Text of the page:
I, Fatty

I, Fatty

by Jerry Stahl

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Overview

In this highly acclaimed novel, the author of Permanent Midnight channels fallen early-Hollywood star Roscoe "Fatty" Arbuckle. Fatty tells his own story of success, addiction, and a precipitous fall from grace after being framed for a brutal crime-a national media scandal that set the precedent for those so familiar today.

Product Details

ISBN-13: 9781596919129
Publisher: Bloomsbury USA
Publication date: 12/05/2008
Sold by: Barnes & Noble
Format: NOOK Book
Pages: 288
Sales rank: 534,618
File size: 863 KB

About the Author

Jerry Stahl has written for GQ, Village Voice, and Esquire, among others, as well as film and television. He is the author of the acclaimed memoir Permanent Midnight, which was made into a film starring Ben Stiller, and the novels Perv and Plainclothes Naked. He has one daughter and lives in Los Angeles.

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I, Fatty 4.2 out of 5 based on 0 ratings. 10 reviews.
Angeline316 More than 1 year ago
I could not put this one down!! I really enjoyed Stahl's sake on biography. I, honestly, didn't know who Fatty Arbuckle was. But i was so enthrawled in this i did major research! Really cool
Guest More than 1 year ago
If you have an appreciation for a by-gone era of when Hollywood was just forming, you will love this book. It tells the tale of Roscoe 'Fatty' Arbuckle, but it also depicts what it took to make that town what it is today. You see how Hollywood really attracted only the lowliest of creatures (who were looking for acceptance either on stage or in a bottle) and turned them into stars, only to be used as newspaper fodder. What surprised me the most was the way the author really embodied Fatty and talked exactly the way I would imagine a chuckle-gut like Arbuckle would talk. I really laughed at some of the one-liners he and Keaton used to say to each other. While reading this book you realize that the guys in the silent films had a voice...and this is it!
speedyclax More than 1 year ago
I can't really find the words to express how incredible this book is. For anyone who has ever enjoyed Arbuckle's work, or the golden age of cinema in general, read this. Jerry Stahl has written a masterpiece. I was confused on several occasions wondering if I was actually reading Arbuckle's autobiography. Truly great.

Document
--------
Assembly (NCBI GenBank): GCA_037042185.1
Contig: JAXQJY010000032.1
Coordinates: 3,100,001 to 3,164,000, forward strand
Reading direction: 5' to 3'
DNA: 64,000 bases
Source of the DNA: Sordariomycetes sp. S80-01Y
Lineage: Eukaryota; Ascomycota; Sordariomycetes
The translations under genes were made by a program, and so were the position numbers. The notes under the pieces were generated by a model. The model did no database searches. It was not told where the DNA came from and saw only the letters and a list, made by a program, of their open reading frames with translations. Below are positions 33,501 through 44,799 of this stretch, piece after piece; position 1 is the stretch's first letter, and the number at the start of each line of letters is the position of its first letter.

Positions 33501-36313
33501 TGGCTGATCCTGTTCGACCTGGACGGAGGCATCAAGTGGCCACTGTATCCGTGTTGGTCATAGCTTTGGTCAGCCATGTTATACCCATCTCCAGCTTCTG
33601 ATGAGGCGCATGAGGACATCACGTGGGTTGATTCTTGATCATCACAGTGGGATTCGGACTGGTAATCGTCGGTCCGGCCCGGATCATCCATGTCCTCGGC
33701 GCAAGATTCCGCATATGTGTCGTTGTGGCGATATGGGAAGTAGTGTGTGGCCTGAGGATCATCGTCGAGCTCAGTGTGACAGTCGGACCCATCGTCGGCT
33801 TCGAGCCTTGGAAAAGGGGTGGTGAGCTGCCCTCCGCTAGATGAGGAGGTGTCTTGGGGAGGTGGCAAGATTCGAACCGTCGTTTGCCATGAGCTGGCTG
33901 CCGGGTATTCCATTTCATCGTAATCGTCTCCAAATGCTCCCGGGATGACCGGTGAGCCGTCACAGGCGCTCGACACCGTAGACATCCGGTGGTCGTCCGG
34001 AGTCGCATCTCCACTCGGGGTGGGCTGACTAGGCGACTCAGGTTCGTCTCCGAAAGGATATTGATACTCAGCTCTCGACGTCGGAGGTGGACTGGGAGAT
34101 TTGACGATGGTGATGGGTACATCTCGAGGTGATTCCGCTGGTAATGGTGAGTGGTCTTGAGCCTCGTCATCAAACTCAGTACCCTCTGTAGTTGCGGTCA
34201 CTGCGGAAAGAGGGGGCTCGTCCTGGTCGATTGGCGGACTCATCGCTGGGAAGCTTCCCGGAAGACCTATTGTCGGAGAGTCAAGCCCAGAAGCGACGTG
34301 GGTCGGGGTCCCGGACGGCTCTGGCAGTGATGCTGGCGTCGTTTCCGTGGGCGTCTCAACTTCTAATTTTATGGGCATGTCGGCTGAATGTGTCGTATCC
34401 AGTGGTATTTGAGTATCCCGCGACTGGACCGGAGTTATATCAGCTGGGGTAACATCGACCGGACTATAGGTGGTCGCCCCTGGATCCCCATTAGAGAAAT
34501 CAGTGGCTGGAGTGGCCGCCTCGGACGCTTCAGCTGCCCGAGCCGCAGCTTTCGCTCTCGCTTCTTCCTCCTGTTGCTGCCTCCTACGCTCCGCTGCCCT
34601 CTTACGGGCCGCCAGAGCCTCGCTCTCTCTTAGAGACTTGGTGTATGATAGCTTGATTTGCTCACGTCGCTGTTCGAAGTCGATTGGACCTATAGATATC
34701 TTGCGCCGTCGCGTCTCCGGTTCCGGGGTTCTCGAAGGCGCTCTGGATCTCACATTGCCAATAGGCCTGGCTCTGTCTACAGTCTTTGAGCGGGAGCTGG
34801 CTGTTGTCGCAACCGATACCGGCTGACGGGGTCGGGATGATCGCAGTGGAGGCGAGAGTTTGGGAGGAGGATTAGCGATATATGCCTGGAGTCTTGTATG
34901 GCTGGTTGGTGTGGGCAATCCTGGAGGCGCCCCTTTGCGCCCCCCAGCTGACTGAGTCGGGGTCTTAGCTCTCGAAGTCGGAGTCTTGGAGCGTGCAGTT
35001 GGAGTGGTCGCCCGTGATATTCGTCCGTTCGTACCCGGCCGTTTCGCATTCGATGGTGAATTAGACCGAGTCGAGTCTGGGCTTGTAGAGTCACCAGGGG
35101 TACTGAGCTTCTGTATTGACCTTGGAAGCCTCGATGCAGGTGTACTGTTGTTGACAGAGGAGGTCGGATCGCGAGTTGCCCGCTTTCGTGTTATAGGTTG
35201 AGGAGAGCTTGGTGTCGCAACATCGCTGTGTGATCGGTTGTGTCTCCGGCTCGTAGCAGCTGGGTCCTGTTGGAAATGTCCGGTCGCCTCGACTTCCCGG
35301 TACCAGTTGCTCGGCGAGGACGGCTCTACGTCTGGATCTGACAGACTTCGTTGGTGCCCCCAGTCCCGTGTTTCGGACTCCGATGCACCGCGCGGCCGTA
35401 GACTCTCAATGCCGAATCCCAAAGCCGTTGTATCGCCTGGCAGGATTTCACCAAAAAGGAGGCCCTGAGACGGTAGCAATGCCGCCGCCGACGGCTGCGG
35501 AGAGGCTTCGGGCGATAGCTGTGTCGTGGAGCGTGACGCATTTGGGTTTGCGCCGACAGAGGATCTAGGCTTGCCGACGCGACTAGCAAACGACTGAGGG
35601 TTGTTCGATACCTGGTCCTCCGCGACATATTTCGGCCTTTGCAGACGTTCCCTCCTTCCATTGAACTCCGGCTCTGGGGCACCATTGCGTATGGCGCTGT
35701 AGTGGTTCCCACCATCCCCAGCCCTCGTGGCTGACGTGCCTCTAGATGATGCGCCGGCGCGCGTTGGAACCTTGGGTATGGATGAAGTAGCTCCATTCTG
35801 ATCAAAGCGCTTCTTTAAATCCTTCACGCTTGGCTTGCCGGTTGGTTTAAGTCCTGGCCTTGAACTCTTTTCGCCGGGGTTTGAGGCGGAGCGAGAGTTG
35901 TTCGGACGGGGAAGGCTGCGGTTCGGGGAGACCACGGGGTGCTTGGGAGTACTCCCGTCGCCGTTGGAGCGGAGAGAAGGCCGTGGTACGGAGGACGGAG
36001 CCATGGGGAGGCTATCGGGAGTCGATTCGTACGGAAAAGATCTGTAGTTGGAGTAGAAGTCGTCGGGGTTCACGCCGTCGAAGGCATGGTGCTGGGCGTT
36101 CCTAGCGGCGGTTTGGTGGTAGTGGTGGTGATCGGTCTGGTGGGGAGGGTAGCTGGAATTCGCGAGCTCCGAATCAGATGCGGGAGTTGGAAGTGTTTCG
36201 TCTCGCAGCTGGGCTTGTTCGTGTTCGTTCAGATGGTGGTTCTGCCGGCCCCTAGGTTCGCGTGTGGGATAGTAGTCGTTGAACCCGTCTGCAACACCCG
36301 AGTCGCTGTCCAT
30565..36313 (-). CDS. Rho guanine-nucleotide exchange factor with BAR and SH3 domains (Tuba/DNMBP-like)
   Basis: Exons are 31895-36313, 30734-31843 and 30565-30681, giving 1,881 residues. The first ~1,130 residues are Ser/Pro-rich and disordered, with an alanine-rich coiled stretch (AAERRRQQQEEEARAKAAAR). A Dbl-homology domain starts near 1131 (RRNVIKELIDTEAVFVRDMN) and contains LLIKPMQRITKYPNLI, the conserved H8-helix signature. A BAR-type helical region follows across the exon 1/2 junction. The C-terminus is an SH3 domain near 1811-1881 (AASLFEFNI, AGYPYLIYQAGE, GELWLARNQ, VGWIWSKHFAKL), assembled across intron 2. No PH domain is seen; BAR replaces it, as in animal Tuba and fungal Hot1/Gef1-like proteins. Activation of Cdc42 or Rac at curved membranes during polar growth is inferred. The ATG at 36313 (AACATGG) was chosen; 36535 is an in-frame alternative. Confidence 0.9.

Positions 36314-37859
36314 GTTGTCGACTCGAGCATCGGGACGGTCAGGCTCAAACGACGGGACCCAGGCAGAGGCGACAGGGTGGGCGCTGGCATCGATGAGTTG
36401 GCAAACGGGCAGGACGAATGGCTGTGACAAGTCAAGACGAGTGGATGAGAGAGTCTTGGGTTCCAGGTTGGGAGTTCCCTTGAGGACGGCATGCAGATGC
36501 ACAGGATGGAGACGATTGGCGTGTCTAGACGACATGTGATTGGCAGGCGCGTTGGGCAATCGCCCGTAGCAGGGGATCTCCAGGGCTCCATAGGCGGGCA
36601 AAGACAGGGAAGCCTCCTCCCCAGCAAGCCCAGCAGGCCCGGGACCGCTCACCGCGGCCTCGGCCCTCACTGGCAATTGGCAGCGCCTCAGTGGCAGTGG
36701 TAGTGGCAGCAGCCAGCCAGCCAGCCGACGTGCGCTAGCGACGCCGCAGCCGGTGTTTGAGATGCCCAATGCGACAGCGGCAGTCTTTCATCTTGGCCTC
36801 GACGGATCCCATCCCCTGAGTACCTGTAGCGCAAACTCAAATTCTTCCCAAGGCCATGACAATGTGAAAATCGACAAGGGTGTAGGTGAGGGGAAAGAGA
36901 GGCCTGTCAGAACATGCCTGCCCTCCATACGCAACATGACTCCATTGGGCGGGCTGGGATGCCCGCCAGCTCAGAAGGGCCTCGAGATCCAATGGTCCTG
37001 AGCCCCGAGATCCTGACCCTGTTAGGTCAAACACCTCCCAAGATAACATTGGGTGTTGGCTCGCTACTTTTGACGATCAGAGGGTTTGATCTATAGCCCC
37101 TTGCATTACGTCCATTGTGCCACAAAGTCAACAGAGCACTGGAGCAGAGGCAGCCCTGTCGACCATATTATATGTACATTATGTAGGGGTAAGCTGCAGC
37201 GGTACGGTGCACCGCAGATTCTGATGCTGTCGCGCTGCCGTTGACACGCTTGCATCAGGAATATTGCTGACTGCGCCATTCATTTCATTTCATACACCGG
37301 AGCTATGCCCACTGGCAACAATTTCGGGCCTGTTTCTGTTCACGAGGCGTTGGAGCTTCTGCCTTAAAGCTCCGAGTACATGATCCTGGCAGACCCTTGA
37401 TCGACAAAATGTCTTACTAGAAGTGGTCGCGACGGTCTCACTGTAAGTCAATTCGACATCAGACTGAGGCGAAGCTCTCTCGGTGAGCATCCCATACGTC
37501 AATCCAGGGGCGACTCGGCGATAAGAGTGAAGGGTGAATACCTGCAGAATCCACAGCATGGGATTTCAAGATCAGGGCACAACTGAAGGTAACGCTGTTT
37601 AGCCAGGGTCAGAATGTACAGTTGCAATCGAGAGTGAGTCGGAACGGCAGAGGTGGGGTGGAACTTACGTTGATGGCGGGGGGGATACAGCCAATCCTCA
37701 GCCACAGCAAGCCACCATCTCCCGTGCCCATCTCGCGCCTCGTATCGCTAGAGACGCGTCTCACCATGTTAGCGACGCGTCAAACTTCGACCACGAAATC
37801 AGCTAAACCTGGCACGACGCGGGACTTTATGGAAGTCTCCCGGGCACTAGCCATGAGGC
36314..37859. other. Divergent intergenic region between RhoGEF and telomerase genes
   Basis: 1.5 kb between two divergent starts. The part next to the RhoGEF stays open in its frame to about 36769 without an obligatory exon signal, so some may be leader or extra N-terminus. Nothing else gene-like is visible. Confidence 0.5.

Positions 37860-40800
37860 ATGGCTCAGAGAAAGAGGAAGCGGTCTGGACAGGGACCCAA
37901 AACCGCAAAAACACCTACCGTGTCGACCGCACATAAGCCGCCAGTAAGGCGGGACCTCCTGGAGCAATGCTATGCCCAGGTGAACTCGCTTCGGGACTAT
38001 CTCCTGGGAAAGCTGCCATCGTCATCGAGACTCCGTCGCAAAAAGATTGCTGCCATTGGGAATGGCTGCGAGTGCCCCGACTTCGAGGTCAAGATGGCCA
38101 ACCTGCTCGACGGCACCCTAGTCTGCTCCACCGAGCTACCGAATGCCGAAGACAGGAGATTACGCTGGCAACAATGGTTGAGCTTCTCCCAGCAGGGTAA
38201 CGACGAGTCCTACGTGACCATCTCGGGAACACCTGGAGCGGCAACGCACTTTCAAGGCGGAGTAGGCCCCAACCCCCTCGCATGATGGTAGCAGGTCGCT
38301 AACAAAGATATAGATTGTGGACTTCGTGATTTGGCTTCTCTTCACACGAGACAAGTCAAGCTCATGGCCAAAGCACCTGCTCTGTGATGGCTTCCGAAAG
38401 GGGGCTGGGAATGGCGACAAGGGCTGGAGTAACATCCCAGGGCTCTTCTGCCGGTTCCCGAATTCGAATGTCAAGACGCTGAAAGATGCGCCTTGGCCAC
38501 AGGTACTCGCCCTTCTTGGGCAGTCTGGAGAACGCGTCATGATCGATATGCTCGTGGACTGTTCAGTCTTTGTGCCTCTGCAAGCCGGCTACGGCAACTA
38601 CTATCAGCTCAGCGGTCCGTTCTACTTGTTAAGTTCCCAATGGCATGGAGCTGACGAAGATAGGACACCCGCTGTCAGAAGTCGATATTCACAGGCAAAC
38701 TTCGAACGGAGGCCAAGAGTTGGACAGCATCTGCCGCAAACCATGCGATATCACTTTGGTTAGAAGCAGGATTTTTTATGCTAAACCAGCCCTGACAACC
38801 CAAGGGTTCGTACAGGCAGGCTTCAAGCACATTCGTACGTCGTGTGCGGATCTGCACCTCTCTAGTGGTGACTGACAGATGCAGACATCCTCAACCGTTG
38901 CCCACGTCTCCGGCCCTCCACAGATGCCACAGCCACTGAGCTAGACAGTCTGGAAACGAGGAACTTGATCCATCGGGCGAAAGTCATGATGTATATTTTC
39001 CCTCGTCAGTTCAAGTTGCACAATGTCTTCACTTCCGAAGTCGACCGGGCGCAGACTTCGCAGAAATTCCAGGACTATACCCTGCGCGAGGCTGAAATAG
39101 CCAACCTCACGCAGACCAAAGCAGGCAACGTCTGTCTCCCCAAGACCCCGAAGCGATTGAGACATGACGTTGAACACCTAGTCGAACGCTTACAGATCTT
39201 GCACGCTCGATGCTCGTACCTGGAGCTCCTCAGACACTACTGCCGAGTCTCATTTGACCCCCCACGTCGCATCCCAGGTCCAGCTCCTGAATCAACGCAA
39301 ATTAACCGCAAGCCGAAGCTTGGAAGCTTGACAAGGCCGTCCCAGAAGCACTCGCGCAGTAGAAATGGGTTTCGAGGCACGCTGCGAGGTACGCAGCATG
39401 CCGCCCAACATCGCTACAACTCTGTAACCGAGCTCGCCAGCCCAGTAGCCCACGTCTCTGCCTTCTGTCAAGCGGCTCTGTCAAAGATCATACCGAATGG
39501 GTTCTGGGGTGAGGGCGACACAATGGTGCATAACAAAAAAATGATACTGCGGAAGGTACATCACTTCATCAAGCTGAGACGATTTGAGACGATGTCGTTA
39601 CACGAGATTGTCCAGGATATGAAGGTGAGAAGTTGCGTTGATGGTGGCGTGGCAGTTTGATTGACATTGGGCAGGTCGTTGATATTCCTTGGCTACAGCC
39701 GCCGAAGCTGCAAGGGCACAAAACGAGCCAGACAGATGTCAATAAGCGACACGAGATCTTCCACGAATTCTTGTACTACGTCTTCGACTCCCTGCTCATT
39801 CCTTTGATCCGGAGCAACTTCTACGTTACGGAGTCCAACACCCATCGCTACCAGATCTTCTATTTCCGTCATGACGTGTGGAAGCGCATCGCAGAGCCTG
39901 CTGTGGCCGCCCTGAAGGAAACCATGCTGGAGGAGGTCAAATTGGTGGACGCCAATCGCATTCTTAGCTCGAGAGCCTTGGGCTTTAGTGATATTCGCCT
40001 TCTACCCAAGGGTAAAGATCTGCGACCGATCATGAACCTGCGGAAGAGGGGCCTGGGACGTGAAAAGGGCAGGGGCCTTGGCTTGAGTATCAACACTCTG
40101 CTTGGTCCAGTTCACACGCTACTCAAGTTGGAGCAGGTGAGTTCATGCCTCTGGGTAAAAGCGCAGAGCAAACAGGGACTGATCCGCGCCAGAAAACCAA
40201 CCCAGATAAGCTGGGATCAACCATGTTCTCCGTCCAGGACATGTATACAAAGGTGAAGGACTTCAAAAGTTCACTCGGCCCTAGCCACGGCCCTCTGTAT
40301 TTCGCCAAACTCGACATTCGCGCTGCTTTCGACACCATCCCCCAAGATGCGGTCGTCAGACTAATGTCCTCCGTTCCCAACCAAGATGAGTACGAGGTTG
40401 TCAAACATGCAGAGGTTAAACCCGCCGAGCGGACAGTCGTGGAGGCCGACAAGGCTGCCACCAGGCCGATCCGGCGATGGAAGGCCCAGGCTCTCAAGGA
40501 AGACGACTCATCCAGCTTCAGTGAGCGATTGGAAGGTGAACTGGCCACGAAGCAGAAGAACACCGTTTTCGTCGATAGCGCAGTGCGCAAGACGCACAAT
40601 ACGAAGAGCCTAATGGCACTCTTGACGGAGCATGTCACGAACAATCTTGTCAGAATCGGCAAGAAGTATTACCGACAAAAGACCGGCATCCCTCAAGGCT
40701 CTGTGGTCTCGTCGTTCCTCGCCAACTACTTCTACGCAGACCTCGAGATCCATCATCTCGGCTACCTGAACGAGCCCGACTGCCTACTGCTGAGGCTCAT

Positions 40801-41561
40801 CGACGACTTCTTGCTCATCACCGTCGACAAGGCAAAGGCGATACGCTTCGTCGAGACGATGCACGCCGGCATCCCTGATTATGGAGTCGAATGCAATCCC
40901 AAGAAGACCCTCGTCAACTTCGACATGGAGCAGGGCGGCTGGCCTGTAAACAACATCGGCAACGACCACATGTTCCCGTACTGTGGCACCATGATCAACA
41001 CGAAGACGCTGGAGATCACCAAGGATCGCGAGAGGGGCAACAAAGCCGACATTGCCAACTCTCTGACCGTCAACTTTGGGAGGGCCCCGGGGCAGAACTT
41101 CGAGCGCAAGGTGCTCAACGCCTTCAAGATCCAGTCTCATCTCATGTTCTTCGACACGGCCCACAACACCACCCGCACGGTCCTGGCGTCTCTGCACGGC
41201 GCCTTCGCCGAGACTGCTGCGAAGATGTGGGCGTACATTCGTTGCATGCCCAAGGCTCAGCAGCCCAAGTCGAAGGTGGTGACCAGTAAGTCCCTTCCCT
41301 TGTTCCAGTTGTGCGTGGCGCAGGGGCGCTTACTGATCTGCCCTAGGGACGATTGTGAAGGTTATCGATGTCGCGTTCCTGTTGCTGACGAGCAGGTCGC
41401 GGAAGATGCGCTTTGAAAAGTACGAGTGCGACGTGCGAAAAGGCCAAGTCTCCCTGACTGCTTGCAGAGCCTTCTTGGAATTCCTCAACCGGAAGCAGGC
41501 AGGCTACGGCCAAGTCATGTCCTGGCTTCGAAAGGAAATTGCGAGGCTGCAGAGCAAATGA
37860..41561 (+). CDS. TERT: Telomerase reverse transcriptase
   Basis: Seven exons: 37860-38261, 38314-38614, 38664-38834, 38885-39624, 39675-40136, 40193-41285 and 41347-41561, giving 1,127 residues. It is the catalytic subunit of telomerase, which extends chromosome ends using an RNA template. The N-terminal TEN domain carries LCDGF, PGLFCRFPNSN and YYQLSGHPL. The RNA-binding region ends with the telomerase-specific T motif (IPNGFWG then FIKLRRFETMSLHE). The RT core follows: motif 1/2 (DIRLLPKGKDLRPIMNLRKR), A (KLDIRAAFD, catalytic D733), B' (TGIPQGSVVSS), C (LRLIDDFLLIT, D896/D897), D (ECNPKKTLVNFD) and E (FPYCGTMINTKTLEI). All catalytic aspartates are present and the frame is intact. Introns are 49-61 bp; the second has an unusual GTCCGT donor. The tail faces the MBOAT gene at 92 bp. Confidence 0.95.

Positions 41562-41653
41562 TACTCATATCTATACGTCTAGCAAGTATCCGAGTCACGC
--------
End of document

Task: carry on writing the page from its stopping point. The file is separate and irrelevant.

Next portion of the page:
LoriHedgpeth on LibraryThing More than 1 year ago
"I, Fatty" by Jerry Stahl brings some much deserved notice and attention to Roscoe "Fatty" Arbuckle, one of the greatest silent film comics to ever grace the screen. Stahl has written a fictionalized account of Roscoe's reminiscing over his life, the beginning, the ups and downs and the tremendous fall he took for a crime he didn't commit, and Hollywood turning its back on its once Golden Boy. Stahl's writing is fresh, funny, tragic and full of appropriate terms and slang for the early 20th century. You'll relive the glory days of early cinema, before income taxes, before world war, when actors, although considered lowly, were still gods and goddesses of their universe. As a reader, you will become entranced by Roscoe's story, even fictionalized - - this big man, so full of talent and yet lacking self-esteem, giving so much to the industry and becoming their censorship scapegoat. But at the same time, it is clear this is a work of fiction. Roscoe Arbuckle was never a heroin addict. And this one creative license puts a slight taint on the whole tale, lest Mr. Arbuckle be remembered as a poor heroin addict. At least Mr. Stahl makes it clear that Mr. Arbuckle was an innocent victim in Virginia Rappe's death. Overall, this book was a pleasure to read, despite the heroin allegations. Real gems from the silent era, such as Mabel Normand, Buster Keaton, Charlie Chaplin, Joseph Schenck, Mary Pickford, Douglas Fairbanks, Gloria Swanson and even Bob Hope come alive in the pages. It's a quick and easy read and worth every moment spent turning the pages. Even knowing the sad outcome of Mr. Arbuckle's career and life after that Labor Day of 1921, the book will still keep you anxious to turn the page and read on. Hopefully this book will help to shed light on the previously untapped genius of Roscoe Arbuckle, and give him some well deserved new fans. Recommended.
KromesTomes on LibraryThing More than 1 year ago
Generally okay, but narrator's voice was inconsistent in a jarring way ... and although I haven't researched the "true" story, I find the details from this book unconvincing.
Manuel_Royal More than 1 year ago
Funny, sad, insightful, compassionate Roscoe-eye view of the early years of an entertainment industry populated by damaged people. Some annoying anachronisms, but very enjoyable.
Anonymous More than 1 year ago
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Anonymous More than 1 year ago
I've read most of the books out about Roscoe Arbuckle, and I'm not sure if I agree with the author's take on what happened that fateful day at the St. Francis Hotel. The author writes as if Roscoe is "telling" his personal story and one does feel like one is listening to Arbuckle relate his own tale. It is readable, and those who have an interest in the Arbuckle story will want to check this one out.